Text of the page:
How well do you know her? Enough to go knock on her door, or only enough to wave at her as you drive off?

I d knock on her door and ask about it. Who knows, she may just tell you to take it all. PLUS … there might just be other “treasures” in that shed that she ll give you just for cleaning it out.

- JoeinGa

It’s sort of an odd relationship. We both keep to ourselves. Can’t say we talk much. I’ve been bringing in her mail, putting it on a chair on the enclosed porch for over a year now. Her nephew and I have been trading labor. I shovel her walk all winter and he mows my grass all summer.

I’m not really looking for the whole kit and caboodle. I definitely do not have storage space for a great deal of wood that’s not slated for fairly immediate use. I do wonder though about what the wood was from, is it used, bough new, exotic? I also can’t afford to buy wood without an immediate use. Just dreaming I guess.

-- Ni faru ion el ligno!

View Dave Rutan's profile

Dave Rutan

1430 posts in 1648 days


#7 posted 03-02-2015 11:45 PM



Now would probably be a good time to get it as any pests will be less active (I m thinking brown recluse spiders, termites, borers, as well as bats, possums, squirrels, rats etc.) And depending on how long the wood has been up there you might find some real treasures (pre-blight Chestnut or Elm). Also could have some nice spalting and weathering. Good luck and keep us posted.

- leafherder

I’m not worthy of pre-blight chestnut. The print shop where I worked has molding in the store made of American chestnut. The railroads around here were built using American chestnut for ties in the tunnels because of the rot resistance, probably in the mines as well. And now it’s mostly all gone, including most of the railroads and mines.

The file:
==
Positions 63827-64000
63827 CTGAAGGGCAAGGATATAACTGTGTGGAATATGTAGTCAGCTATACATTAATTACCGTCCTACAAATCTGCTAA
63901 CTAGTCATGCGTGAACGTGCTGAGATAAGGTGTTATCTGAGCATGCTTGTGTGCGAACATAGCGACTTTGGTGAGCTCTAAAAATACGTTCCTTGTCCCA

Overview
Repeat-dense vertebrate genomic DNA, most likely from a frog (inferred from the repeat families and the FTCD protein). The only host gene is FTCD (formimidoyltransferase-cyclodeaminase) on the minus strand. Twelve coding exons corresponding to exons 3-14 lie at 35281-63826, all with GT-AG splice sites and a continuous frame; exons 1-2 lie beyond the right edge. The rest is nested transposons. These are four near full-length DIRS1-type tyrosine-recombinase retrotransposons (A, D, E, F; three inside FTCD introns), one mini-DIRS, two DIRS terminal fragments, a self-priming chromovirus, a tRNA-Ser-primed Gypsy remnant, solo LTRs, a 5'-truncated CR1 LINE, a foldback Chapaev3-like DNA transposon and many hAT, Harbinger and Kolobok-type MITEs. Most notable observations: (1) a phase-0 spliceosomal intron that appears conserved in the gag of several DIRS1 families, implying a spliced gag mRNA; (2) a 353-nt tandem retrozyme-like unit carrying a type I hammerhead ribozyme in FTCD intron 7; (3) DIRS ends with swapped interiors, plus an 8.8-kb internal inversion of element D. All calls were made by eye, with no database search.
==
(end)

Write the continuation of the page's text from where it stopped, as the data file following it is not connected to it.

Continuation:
-- Ni faru ion el ligno!

View Dave Rutan's profile

Dave Rutan

1430 posts in 1648 days


#8 posted 03-02-2015 11:52 PM


nothing ventured nothing gained. i say go for it

- cebfish

+1 What he said.

Edit: if you get some of the wood, make her a little gift to remember her dad by.

- MT_Stringer

Trying to think what I would hypothetically make in honor of her father. He was a miner from Hungary, but ran the property next door as a mini homestead. They still kept chickens when we moved in, but they let them die out because everyone was getting too old to care for the farming half of things. He used to love watching us because we were the first owners of our house to actually care for the yard and do things in a couple decades.

-- Ni faru ion el ligno!

View gfadvm's profile

gfadvm

14940 posts in 2150 days


#9 posted 03-03-2015 01:07 AM

It looks to me like that shelf holding all that wood is about to collapse so you would be doing her a favor by taking some weight off that shelf. I would make her a keepsake box (let her choose the size).